PS for matters of disclosure on whether to listen to me, I won on Brexit and the US Presidentials but did horribly on the 2017 GE ex-TSE’s great tip on Scottish Tories 🙂

Ian Whittaker


Local By-Election Review : May 24th / 25th 2018

Saturday, May 26th, 2018

Aylsham on Broadland (Con defence)
Result: Lib Dem 1,018 (46% +15% on last time), Con 865 (39% +7% on last time), Lab 328 (15% -7% on last time) (No UKIP candidate this time -15%)
Liberal Democrat GAIN from Conservative with a majority of 153 (7%) on a swing of 4% from Con to Lib Dem)

Cowfold, Shermanbury and West Grinstead on Horsham (Con defence)
Result: Con 661 (68% -3% on last time), Lab 158 (16%, no candidate last time), Lib Dem 148 (15% -14% on last time)
Conservative HOLD with a majority of 503 (52%) on a notional swing of 9.5% from Con to Lab (5.5% from Lib Dem to Con)

Edgeley and Cheadle Heath on Stockport (Lab defence)
Result: Lab 1,709 (74% +16% on last time), Lib Dem 203 (9% +2% on last time), Con 187 (8% unchanged on last time), Green 144 (6% -3% on last time), UKIP 71 (3% -15% on last time)
Labour HOLD with a majority of 1,506 (65%) on a swing of 7% from Lib Dem to Lab (15.5% from UKIP to Lab)

Farnham, Castle on Waverley (Residents defence)
Result: Residents 354 (38% +3% on last time), Lib Dem 338 (36% +12% on last time), Con 175 (19% -7% on last time), Lab 42 (4% -11% on last time), Ind 26 (3%, no candidate last time)
Residents HOLD with a majority of 16 (2%) on a swing of 4.5% from Residents to Lib Dem (5% from Con to Residents)

Kirkby de la Thorpe and South Kyme on North Kesteven (Con defence)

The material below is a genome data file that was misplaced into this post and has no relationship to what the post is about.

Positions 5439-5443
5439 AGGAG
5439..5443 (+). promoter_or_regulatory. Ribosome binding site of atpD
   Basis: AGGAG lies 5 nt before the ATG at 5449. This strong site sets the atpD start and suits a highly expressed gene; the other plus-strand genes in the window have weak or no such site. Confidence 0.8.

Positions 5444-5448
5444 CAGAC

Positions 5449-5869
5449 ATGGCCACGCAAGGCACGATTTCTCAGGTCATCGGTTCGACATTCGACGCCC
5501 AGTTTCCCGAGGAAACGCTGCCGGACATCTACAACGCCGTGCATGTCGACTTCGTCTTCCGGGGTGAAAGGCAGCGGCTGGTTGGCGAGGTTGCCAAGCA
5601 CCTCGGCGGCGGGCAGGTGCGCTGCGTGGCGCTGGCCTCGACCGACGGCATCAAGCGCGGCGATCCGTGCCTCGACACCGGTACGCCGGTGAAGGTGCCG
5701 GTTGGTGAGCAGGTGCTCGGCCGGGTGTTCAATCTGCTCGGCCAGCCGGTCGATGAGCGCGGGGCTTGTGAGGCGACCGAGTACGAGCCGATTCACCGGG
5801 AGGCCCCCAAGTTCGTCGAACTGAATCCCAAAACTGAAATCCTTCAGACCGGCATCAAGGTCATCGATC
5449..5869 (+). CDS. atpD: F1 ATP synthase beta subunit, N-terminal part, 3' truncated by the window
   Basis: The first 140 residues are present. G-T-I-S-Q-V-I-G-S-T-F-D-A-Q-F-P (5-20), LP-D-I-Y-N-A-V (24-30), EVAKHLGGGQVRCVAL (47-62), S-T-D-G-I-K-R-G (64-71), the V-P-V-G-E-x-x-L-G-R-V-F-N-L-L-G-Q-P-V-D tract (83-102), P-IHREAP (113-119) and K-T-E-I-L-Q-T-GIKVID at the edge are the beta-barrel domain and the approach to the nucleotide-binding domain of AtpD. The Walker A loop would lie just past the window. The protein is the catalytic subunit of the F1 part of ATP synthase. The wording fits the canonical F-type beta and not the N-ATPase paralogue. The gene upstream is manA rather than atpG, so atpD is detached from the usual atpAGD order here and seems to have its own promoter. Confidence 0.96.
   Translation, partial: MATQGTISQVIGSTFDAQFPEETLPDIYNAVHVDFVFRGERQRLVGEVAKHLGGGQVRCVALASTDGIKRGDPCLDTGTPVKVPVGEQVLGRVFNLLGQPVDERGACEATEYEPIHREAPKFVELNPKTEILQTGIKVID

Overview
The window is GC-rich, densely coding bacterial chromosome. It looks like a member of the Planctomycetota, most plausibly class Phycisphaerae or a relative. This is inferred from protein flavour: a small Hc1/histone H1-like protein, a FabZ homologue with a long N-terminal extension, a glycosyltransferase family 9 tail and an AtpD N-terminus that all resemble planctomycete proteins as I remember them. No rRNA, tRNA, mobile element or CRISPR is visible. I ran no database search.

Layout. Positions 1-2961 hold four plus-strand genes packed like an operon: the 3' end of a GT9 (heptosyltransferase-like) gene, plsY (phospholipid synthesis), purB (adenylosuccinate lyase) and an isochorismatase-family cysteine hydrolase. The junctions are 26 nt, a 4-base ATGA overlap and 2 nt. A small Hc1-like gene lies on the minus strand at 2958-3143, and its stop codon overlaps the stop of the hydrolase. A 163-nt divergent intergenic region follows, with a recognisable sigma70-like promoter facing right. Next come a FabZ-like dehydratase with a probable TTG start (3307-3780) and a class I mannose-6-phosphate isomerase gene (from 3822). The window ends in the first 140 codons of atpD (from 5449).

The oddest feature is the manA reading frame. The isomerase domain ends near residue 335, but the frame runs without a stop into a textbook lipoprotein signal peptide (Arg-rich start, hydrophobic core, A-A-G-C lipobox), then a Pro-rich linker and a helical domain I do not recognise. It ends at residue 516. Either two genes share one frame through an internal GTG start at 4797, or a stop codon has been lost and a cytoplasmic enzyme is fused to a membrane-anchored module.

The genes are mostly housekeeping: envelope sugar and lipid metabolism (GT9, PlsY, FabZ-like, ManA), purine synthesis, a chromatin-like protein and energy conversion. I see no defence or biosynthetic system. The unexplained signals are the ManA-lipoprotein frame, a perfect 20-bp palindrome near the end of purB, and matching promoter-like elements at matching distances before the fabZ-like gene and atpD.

Result: Lincolnshire Independents 278 (46% +10% on last time), Con 271 (45% -21% on last time), Lab 30 (5% no candidate last time), Lib Dem 27 (4% no candidate last time)
Lincolnshire Independent GAIN from Conservative with a majority of 7 (1%) on a swing of 15.5% from Con to Lincolnshire Independent

Westbury-on-Tyrm and Henleaze on Bristol (Lib Dem defence)
Result: Con 2,900 (42% +3% on last time), Lib Dem 2,704 (39% +7% on last time), Lab 891 (13% -3% on last time), Green 355 (5% -8% on last time)
Conservative GAIN from Liberal Democrat with a majority of 196 (3%) on a swing of 2% from Con to Lib Dem

Glascote on Tamworth (Lab defence)
Result: Lab 490 (43% -14% on last time), Con 478 (42% -1% on last time), UKIP 124 (11% no candidate last time), Green 55 (5% no candidate last time)
Labour HOLD with a majority of 12 (1%) on a swing from Lab to Con of 6.5%


On another planet

Saturday, May 26th, 2018

Rebel Tory MPs have lost a sense of reality if they think an election will improve their position

Politics is supposed to be the art of the possible. In one sense that’s just a truism: that which happens is, by definition, within the bounds of the possible. However, this week’s shown up again that Bismarck’s aphorism is only true to a degree. There are plenty of politicians who are not interested in the possible but only in their own priorities. And there are others who are sufficiently deluded as to believe that their own priorities are possible, against all available evidence.